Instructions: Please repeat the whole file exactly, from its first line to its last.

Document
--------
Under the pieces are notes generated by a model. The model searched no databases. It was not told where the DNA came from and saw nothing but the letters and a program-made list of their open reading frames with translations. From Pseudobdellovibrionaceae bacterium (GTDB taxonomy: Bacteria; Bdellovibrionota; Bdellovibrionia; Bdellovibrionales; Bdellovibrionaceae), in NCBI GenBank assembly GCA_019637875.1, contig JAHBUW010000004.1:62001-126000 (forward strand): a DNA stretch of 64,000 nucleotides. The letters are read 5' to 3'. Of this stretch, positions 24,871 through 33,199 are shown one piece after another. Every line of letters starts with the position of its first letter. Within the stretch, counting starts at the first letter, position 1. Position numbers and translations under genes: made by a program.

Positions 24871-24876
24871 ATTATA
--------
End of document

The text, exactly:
Under the pieces are notes generated by a model. The model searched no databases. It was not told where the DNA came from and saw nothing but the letters and a program-made list of their open reading frames with translations. From Pseudobdellovibrionaceae bacterium (GTDB taxonomy: Bacteria; Bdellovibrionota; Bdellovibrionia; Bdellovibrionales; Bdellovibrionaceae), in NCBI GenBank assembly GCA_019637875.1, contig JAHBUW010000004.1:62001-126000 (forward strand): a DNA stretch of 64,000 nucleotides. The letters are read 5' to 3'. Of this stretch, positions 24,871 through 33,199 are shown one piece after another. Every line of letters starts with the position of its first letter. Within the stretch, counting starts at the first letter, position 1. Position numbers and translations under genes: made by a program.

Positions 24871-24876
24871 ATTATA